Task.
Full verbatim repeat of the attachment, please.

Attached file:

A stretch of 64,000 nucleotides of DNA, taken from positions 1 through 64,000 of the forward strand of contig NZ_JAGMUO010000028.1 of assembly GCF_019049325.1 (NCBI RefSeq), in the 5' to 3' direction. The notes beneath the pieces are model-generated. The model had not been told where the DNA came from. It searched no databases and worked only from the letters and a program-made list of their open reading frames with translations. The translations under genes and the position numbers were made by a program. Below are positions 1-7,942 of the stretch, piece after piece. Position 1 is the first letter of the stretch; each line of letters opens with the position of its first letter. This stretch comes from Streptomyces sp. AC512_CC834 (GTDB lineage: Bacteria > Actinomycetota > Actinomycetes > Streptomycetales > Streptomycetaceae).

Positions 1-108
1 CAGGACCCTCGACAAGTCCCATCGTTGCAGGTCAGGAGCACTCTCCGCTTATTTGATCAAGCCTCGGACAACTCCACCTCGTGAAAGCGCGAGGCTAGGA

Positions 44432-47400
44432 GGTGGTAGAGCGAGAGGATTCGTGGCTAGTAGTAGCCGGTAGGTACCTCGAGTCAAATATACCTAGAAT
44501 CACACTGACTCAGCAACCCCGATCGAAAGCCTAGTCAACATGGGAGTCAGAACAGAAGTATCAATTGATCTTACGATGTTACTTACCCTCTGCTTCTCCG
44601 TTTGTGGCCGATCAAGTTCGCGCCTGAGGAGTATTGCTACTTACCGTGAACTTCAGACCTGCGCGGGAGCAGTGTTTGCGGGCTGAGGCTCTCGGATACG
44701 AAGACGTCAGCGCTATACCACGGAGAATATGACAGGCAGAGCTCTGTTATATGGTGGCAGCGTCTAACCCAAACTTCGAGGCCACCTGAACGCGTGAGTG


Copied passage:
A stretch of 64,000 nucleotides of DNA, taken from positions 1 through 64,000 of the forward strand of contig NZ_JAGMUO010000028.1 of assembly GCF_019049325.1 (NCBI RefSeq), in the 5' to 3' direction. The notes beneath the pieces are model-generated. The model had not been told where the DNA came from. It searched no databases and worked only from the letters and a program-made list of their open reading frames with translations. The translations under genes and the position numbers were made by a program. Below are positions 1-7,942 of the stretch, piece after piece. Position 1 is the first letter of the stretch; each line of letters opens with the position of its first letter. This stretch comes from Streptomyces sp. AC512_CC834 (GTDB lineage: Bacteria > Actinomycetota > Actinomycetes > Streptomycetales > Streptomycetaceae).

Positions 1-108
1 CAGGACCCTCGACAAGTCCCATCGTTGCAGGTCAGGAGCACTCTCCGCTTATTTGATCAAGCCTCGGACAACTCCACCTCGTGAAAGCGCGAGGCTAGGA

Positions 44432-47400
44432 GGTGGTAGAGCGAGAGGATTCGTGGCTAGTAGTAGCCGGTAGGTACCTCGAGTCAAATATACCTAGAAT
44501 CACACTGACTCAGCAACCCCGATCGAAAGCCTAGTCAACATGGGAGTCAGAACAGAAGTATCAATTGATCTTACGATGTTACTTACCCTCTGCTTCTCCG
44601 TTTGTGGCCGATCAAGTTCGCGCCTGAGGAGTATTGCTACTTACCGTGAACTTCAGACCTGCGCGGGAGCAGTGTTTGCGGGCTGAGGCTCTCGGATACG
44701 AAGACGTCAGCGCTATACCACGGAGAATATGACAGGCAGAGCTCTGTTATATGGTGGCAGCGTCTAACCCAAACTTCGAGGCCACCTGAACGCGTGAGTG